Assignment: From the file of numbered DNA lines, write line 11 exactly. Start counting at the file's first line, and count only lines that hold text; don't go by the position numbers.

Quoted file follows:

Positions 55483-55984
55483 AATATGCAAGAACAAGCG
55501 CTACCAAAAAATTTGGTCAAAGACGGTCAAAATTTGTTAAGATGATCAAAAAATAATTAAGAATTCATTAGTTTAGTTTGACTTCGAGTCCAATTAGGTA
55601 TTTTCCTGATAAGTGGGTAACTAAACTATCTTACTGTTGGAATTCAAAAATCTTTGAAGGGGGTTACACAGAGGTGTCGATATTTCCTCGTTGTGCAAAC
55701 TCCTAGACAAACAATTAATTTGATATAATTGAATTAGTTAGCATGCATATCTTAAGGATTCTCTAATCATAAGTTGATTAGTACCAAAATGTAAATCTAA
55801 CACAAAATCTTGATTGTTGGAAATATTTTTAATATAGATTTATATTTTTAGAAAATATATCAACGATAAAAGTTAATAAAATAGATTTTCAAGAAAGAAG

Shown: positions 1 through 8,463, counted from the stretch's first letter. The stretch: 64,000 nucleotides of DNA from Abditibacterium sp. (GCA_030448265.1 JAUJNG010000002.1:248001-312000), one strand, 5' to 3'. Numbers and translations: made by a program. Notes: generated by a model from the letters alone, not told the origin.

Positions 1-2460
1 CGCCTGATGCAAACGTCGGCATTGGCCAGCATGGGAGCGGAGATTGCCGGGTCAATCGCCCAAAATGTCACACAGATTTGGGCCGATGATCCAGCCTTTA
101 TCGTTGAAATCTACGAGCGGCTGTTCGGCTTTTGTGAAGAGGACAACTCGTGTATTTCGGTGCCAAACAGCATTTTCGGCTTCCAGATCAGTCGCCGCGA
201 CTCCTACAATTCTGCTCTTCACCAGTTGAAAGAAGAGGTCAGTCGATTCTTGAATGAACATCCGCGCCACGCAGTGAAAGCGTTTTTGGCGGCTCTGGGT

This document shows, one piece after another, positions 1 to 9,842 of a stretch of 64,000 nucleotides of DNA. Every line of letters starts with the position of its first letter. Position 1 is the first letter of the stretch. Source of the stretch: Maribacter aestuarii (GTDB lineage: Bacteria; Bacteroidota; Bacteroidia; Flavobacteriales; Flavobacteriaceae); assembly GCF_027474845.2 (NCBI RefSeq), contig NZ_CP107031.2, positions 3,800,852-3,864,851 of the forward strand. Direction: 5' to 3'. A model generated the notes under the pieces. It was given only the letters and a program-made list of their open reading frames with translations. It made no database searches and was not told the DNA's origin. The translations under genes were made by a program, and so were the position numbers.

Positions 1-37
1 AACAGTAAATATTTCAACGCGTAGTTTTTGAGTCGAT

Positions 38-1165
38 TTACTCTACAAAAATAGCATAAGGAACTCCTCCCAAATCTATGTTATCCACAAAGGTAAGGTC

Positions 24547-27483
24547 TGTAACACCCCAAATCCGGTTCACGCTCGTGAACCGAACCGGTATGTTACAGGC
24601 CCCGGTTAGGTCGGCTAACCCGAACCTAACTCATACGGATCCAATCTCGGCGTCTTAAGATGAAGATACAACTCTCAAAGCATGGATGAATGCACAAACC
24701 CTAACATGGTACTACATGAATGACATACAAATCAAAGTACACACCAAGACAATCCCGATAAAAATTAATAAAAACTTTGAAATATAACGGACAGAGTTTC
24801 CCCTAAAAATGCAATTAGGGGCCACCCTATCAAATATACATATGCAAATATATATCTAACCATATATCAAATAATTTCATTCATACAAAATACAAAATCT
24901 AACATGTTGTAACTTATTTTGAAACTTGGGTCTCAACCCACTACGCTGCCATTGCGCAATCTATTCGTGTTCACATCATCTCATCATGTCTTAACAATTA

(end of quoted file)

201 CTCCTACAATTCTGCTCTTCACCAGTTGAAAGAAGAGGTCAGTCGATTCTTGAATGAACATCCGCGCCACGCAGTGAAAGCGTTTTTGGCGGCTCTGGGT